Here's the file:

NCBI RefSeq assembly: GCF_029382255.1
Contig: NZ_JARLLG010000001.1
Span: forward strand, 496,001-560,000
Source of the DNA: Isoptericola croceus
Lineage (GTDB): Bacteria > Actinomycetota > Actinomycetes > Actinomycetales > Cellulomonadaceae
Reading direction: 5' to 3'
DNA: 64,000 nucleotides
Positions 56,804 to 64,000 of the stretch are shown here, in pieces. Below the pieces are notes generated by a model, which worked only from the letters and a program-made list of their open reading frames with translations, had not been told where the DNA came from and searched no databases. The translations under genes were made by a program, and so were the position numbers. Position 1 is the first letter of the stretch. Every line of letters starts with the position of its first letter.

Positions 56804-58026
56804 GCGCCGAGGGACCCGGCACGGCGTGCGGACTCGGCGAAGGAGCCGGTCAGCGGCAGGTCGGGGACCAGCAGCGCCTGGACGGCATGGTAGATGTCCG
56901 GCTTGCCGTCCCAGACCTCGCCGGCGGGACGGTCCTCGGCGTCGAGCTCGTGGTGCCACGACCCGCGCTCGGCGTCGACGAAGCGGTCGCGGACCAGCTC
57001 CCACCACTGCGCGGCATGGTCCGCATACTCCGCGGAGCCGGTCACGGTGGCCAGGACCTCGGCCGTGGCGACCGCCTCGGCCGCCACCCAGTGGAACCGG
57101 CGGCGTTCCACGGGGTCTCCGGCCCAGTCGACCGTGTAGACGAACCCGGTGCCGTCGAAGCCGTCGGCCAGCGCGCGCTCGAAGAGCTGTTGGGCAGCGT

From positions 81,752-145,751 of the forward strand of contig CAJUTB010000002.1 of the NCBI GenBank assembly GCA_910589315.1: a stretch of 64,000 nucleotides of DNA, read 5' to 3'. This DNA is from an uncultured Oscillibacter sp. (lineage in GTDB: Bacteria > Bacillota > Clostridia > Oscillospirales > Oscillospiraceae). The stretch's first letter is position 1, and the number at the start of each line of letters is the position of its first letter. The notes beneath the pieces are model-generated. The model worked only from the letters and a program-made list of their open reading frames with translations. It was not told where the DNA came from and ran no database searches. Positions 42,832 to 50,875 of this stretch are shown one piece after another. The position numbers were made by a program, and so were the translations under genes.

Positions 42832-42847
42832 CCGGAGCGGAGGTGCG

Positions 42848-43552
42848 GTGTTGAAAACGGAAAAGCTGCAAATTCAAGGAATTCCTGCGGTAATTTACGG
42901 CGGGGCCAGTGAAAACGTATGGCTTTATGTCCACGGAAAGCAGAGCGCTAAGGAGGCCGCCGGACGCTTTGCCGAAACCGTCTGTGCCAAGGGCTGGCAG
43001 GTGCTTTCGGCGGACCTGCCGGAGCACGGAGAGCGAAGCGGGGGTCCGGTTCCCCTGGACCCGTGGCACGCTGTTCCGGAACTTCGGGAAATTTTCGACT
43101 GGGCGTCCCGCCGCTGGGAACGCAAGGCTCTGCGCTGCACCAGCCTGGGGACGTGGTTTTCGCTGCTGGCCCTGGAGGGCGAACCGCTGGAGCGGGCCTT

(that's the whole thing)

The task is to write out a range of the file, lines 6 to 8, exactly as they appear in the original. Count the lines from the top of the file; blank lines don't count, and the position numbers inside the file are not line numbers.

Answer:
Reading direction: 5' to 3'
DNA: 64,000 nucleotides
Positions 56,804 to 64,000 of the stretch are shown here, in pieces. Below the pieces are notes generated by a model, which worked only from the letters and a program-made list of their open reading frames with translations, had not been told where the DNA came from and searched no databases. The translations under genes were made by a program, and so were the position numbers. Position 1 is the first letter of the stretch. Every line of letters starts with the position of its first letter.